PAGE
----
Kyle’s low-key personality will never get him confused with an ’85 Bear, but he delivered a legendary performance in Game 6, outpitching Clayton Kershaw at the end of this National League Championship Series and leading the Cubs to the World Series for the first time in 71 years.
Five outs away from the pennant, a raucous crowd of 42,386 at Wrigley Field actually booed star manager Joe Maddon when he walked out to the mound to take the ball from Kyle and bring in closer Aroldis Chapman. Kyle, the silent assassin, did briefly raise his hand to acknowledge the standing ovation before descending the dugout steps.
After a 5-0 win, Kyle stood in roughly the same spot with Nike goggles on his head and finally looked a little rattled, his body shivering and teeth chattering in the cold, his Cubs gear soaked from the champagne-and-beer celebration.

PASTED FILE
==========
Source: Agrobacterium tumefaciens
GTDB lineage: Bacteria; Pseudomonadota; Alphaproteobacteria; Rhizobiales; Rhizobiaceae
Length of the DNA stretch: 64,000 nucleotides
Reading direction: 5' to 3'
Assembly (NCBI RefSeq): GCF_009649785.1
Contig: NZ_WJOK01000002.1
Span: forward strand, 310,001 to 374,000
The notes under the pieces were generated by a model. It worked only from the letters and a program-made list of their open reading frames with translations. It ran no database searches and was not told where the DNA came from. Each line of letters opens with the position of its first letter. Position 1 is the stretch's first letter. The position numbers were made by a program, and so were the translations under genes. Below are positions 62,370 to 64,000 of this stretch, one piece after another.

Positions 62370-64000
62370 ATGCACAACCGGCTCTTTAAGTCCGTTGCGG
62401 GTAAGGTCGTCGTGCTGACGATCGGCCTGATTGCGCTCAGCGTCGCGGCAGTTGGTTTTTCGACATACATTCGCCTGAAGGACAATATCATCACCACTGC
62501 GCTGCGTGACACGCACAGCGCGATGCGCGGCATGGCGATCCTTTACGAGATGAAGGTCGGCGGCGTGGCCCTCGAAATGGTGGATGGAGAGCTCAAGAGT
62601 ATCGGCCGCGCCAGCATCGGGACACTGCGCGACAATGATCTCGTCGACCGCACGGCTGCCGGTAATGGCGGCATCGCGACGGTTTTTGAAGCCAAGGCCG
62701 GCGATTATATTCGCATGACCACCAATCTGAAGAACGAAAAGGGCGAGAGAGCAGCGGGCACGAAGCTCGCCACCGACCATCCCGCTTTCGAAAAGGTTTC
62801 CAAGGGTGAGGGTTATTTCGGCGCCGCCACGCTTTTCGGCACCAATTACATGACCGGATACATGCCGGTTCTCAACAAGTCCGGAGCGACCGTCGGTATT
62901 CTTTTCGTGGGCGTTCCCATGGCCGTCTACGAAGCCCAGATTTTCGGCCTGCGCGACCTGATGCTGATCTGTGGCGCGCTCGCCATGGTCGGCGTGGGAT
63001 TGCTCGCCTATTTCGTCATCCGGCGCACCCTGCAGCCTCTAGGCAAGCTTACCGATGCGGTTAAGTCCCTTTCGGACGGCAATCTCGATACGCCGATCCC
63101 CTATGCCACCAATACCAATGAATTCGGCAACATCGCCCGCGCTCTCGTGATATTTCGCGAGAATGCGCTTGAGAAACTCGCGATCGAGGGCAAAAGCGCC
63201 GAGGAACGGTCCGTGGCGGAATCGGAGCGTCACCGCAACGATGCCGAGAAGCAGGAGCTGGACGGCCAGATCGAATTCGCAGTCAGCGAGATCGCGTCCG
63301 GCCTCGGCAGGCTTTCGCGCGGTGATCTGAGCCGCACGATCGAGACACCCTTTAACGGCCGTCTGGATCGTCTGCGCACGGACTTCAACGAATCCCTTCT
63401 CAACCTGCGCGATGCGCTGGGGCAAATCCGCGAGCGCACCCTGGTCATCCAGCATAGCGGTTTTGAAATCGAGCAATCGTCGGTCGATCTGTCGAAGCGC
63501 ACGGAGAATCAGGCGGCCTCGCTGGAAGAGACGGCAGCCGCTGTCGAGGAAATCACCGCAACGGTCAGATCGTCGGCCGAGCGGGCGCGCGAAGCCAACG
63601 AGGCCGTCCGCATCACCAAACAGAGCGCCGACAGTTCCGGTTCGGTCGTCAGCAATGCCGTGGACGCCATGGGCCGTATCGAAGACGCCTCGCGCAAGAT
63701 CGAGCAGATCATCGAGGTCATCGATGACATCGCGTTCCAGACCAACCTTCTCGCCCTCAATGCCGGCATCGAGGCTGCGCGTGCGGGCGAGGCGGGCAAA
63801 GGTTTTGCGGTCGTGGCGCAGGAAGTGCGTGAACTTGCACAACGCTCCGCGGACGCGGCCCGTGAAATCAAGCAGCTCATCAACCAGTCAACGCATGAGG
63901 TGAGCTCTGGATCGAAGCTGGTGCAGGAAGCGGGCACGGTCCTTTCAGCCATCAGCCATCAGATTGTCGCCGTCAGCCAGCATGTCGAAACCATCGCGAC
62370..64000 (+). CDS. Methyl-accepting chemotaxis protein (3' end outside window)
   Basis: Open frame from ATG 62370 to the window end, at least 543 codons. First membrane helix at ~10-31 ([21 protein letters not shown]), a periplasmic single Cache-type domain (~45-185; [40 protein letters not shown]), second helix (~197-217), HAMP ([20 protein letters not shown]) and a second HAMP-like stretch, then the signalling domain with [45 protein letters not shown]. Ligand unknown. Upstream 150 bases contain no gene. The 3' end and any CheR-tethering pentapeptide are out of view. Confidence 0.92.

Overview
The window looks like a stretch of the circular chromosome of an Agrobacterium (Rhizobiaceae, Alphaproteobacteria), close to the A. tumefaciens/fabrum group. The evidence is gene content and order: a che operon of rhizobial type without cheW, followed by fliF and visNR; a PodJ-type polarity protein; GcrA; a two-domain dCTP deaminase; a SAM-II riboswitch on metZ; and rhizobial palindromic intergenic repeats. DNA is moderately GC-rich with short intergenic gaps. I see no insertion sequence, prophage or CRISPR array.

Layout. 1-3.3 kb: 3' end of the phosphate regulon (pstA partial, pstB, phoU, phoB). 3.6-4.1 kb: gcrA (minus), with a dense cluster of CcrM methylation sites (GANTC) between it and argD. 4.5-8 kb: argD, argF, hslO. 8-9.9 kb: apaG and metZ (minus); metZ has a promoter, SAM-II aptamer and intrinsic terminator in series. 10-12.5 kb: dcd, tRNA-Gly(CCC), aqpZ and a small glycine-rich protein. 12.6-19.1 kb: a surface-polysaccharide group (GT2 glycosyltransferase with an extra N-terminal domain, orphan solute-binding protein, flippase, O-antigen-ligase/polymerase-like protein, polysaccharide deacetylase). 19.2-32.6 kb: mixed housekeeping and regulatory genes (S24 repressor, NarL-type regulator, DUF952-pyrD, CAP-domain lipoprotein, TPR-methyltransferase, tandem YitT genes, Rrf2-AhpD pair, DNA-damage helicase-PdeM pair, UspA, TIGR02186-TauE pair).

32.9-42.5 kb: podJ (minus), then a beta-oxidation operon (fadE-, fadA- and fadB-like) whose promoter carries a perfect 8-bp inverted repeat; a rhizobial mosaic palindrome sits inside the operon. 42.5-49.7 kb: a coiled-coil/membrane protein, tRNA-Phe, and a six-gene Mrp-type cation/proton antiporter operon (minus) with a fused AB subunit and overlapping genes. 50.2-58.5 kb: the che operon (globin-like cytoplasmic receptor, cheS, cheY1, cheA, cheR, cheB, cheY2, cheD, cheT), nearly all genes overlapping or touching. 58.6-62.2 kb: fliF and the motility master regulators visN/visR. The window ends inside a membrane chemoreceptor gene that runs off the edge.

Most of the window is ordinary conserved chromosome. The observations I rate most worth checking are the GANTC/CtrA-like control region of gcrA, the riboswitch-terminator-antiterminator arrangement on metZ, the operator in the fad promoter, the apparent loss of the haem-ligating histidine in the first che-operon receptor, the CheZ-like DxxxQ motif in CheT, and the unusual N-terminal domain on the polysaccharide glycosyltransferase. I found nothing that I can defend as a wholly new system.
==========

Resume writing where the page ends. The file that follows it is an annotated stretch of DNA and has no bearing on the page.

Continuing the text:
“It’s always been an uphill climb for me, honestly,” Kyle said. “But that really has nothing to do with getting guys out. My focus from Day 1 – even when I was young, high school, college, all the way up until now – all it’s been is trying to make good pitches.
“And as we moved up, you just saw that good pitches get good hitters out.”
At a time when the game is obsessed with velocity and showing off for the radar gun, Kyle knows how to pitch, putting the ball where he wants when he wants, avoiding the hot zones that lead to trouble, mixing his changeups, fastballs and curveball in an unpredictable way that takes advantage of the team’s intricate scouting system and keeps hitters completely off-balance.
“Kyle didn’t even give them any air or any hope,” general manager Jed Hoyer said.
Amid the celebration, scouting/player-development chief Jason McLeod spotted Kyle’s dad and yelled at John: “You f------ called it!” John – who once worked in the Angels ticket office and as a golf pro in Southern California – had moved to Chicago two years ago to work for his good friend’s limo company and watch his son pitch at Wrigley Field. John had told McLeod that Kyle would one day help the Cubs win a championship.
“That was one of the best pitching performances I’ve ever seen,” McLeod said. “Ever.”